The maternal environment modulates immune responses to facilitate embryo development and ensure pregnancy. Unraveling this modulation could improve the livestock breeding systems. Here it is hypothesized that the exposure of the female rabbit reproductive tract to semen, as well as to early embryos, modulates inflammation and angiogenesis among different tissue segments. qPCR analysis of the gene expression changes of the anti-inflammatory interleukin-10 (IL10) and transforming growth factor beta family (TGFβ1–3) and the angiogenesis mediator vascular endothelial growth factor (VEGF-A) were examined in response to mating or insemination with sperm-free seminal plasma (SP). Reproductive tract segment (cervix to infundibulum) samples were obtained in Experiment 1, 20 h after gonadotropin-releasing hormone (GnRH) stimulation (control), natural mating (NM) or vaginal infusion with sperm-free SP (SP-AI). Additionally, segmented samples were also obtained at 10, 24, 36, 68 or 72 h after GnRH-stimulation and natural mating (Experiment 2). The results of gene expression, analyzed by quantitative PCR, showed that NM effects were mainly localized in the uterine tissues, depicting clear temporal variation, while SP-AI effects were restricted to the oviduct. Changes in anti-inflammatory and angiogenesis mediators indicate an early response in the uterus and a late modulation in the oviduct either induced by semen or preimplantation embryos. This knowledge could be used in the implementation of physiological strategies in breeding systems to face the new challenges on rabbit productivity and sustainability.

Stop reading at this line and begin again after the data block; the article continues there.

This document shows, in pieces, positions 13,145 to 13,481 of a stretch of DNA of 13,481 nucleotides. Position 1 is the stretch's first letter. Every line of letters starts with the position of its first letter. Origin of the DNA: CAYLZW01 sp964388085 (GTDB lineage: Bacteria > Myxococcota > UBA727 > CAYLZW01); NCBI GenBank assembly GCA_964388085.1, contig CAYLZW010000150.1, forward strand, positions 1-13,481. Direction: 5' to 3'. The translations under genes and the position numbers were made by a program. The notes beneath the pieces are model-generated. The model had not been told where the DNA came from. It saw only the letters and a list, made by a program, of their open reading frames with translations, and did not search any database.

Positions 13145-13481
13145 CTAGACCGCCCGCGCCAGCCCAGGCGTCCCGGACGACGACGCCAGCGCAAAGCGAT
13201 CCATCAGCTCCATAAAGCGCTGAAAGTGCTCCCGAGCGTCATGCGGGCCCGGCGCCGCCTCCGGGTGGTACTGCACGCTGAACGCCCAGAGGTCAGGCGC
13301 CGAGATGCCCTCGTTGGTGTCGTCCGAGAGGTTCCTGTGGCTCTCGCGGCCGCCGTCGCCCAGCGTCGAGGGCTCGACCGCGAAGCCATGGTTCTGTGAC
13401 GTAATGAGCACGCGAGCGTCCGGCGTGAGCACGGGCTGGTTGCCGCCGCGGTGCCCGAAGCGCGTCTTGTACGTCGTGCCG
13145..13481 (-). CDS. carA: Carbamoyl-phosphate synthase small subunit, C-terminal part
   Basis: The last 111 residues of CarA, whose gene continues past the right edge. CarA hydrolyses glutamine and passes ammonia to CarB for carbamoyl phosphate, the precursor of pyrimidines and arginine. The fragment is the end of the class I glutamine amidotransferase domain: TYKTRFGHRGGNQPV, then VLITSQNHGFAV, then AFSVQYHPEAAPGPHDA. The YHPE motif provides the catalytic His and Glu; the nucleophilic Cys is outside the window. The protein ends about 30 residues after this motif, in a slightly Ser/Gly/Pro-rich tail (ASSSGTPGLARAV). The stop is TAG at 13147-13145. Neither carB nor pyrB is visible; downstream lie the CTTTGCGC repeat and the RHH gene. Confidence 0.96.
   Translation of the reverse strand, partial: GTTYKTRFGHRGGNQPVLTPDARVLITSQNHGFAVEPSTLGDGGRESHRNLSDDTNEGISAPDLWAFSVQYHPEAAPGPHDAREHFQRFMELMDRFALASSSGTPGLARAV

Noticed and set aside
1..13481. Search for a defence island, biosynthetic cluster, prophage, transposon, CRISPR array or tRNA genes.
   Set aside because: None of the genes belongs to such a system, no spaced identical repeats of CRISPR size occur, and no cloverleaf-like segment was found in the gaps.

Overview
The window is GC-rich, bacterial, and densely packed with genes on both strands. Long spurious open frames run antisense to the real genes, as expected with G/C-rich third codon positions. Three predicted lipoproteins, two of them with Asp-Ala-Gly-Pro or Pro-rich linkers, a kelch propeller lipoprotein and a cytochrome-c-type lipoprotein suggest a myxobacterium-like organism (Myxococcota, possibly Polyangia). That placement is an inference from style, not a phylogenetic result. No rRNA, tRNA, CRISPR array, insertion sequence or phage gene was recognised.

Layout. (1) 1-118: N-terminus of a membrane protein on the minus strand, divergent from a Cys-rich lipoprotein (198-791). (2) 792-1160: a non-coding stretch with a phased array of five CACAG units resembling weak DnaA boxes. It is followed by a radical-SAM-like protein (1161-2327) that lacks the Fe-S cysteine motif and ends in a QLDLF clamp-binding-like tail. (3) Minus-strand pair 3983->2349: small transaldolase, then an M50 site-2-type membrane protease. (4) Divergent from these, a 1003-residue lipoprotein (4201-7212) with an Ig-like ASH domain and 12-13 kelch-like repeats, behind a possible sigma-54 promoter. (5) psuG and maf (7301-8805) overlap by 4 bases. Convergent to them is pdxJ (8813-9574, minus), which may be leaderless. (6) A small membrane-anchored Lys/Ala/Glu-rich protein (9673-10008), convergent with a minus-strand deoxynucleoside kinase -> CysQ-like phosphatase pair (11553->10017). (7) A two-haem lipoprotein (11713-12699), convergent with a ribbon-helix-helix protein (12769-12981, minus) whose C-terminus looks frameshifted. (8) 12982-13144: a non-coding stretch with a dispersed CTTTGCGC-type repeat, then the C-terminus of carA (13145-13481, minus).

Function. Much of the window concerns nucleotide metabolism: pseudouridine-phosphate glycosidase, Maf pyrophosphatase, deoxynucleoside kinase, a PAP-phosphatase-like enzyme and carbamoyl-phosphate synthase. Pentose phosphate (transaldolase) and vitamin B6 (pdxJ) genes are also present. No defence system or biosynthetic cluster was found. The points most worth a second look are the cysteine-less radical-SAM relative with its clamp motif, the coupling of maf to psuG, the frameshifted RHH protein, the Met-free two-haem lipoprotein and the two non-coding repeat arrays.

- Gene expression
- Seminal plasma